Jewish World Review June 7, 2002 / 27 Sivan 5762
http://www.NewsAndOpinion.com | No doubt it's somewhat narcissistic to say so, but one of my favorite photographs of me was taken when I was about a year old. Maybe 18 months.
I'm seated on a wooden bench. I'm wearing shorts. Their built-in suspenders stretch over a T-shirt. At the hem of my shorts, my diaper is visible. I'm laughing hard. (Why? Who knows?) You can see my few teeth. My eyes are bright and excited.
What I am in this mid-1940s picture is pure possibility. Oh, my genetic code has been fixed, of course. Inevitably, I will grow tall like my father and like his father before him. I will inherit my mother's poor eyesight. But as to what I will do with my future, that is open.
In this time between Mother's Day and Father's Day, I've been thinking, for many reasons, about babies. I've been struck by how they arrive with their futures so unclear and yet so hopeful, how they are thrust into the rude air astonished, how they know nothing of what went before them.
Their open future is, I think, part of why we smile at almost every baby we see, why we are so drawn to them. Indeed, we are wont to be overly sentimental about them in the mode of American novelist Larry Barretto, who, in The Indiscreet Years, called babies "bits of stardust blown from the hand of G-d."
Still, I've been thinking about how the very existence of infants says something momentous and irreversible about their parents, who once were infants, too, once toddlers, once adolescents. Those parents now have made choices about their own futures, and so they have foreclosed other possibilities once accessible to them.
And I have been thinking about the relatives of babies, the siblings and parents and grandparents, and how nothing will ever be the same for any of them with the arrival of this profound miracle.
Mostly I've been thinking about how a baby is a pure squealing shout about the very value of life itself, how babies show up as proof that the power of life is always ready to challenge and rebuke the power of death.
One of the several reasons all this has been so relentlessly on my mind is a recent joyful birth in my family.
Late last summer, just two days before he left on a business trip, one of my nephews learned his wife was pregnant with their second child. They were elated. He was told this news on a Sunday.
The next Tuesday my nephew boarded American Airlines Flight No. 11 in Boston for a business trip to Los Angeles. As all the world knows by now, Flight 11 was the first plane to be hijacked that day and slammed into the World Trade Center.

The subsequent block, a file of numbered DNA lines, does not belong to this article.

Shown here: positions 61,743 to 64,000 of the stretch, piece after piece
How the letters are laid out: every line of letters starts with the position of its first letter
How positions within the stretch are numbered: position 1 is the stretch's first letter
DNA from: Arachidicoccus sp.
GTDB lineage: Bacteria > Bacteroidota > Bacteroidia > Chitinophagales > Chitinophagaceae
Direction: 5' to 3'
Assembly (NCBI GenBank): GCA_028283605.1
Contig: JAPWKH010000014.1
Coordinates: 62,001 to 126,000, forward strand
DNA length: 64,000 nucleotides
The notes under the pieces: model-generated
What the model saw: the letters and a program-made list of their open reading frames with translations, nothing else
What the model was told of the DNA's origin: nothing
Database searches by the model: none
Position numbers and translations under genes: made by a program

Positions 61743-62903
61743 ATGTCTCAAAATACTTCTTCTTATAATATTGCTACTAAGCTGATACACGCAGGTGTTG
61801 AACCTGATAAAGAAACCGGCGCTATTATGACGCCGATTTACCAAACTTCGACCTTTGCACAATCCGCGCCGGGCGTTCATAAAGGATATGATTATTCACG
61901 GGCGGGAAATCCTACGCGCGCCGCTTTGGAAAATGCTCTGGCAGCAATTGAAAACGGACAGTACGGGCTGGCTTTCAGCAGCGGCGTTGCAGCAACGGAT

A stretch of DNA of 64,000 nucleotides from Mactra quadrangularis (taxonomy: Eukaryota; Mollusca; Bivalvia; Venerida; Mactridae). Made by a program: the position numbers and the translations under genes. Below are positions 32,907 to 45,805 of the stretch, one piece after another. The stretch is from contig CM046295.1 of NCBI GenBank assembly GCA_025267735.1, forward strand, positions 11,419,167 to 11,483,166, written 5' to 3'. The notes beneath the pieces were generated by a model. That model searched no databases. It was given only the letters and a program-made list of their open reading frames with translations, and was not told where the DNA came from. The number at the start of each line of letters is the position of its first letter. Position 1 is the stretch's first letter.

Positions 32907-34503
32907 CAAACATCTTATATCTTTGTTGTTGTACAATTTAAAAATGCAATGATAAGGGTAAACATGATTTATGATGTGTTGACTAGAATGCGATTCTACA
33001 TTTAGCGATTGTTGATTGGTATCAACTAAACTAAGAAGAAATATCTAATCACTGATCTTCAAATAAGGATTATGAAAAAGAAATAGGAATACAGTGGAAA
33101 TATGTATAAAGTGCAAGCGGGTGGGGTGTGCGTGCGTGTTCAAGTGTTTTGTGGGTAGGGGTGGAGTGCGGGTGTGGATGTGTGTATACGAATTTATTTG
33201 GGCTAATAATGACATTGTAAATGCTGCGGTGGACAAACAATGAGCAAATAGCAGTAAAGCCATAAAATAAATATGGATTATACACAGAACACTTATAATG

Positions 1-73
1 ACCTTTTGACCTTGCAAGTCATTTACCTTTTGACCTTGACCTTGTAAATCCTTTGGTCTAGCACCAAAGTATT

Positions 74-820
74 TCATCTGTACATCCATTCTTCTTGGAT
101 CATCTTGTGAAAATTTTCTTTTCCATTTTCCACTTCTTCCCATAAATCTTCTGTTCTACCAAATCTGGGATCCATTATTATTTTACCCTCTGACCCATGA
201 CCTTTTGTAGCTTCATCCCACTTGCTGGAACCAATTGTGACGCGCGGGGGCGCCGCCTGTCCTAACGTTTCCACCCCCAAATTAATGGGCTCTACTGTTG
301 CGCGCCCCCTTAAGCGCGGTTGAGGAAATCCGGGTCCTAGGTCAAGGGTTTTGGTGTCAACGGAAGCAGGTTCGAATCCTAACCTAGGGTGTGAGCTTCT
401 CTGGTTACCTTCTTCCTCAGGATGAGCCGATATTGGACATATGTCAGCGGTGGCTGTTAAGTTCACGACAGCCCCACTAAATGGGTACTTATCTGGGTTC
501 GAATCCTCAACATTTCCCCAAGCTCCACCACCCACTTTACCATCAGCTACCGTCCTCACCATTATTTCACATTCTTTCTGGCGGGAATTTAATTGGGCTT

My nephew's appalling death meant that the tiny boy in his wife's womb would never meet his father. The grief over the loss of my nephew and the implications for the unborn baby were simply overwhelming. But life's insistence on continuing - even when confronted by disaster - has brought my nephew's baby into the world now, a healthy 9-pound child who has his loving mother and his 2-year-old brother to care for him.
This handsome baby is one of several children born to mothers who lost their husbands in the Sept. 11 terrorist attacks. Each child is a gift. Each had nothing to do with the circumstances surrounding his or her birth. Each is a hopeful shout into the abyss. That shout says life intends to dispute death's inevitability on every front.
Each day children are born in a vast variety of circumstances. Some land in luxury, some in disheartening poverty. Some are longed for, some at least a little unwelcome.
Whatever the situation, each baby represents a fresh and nervy beginning, a biological bundle of possibilities, a new journey whose destination cannot be known.
Some babies - especially those born to royalty and aristocracy - have definite expectations placed upon them. It's an unfair burden. All of us will do our best not to do that to little Parker.
Yet, inevitably, we all understand that his welcome birth in some sense represents a reproach of the evil men who murdered his daddy. Merely by being born, he has condemned their madness.
I sing his
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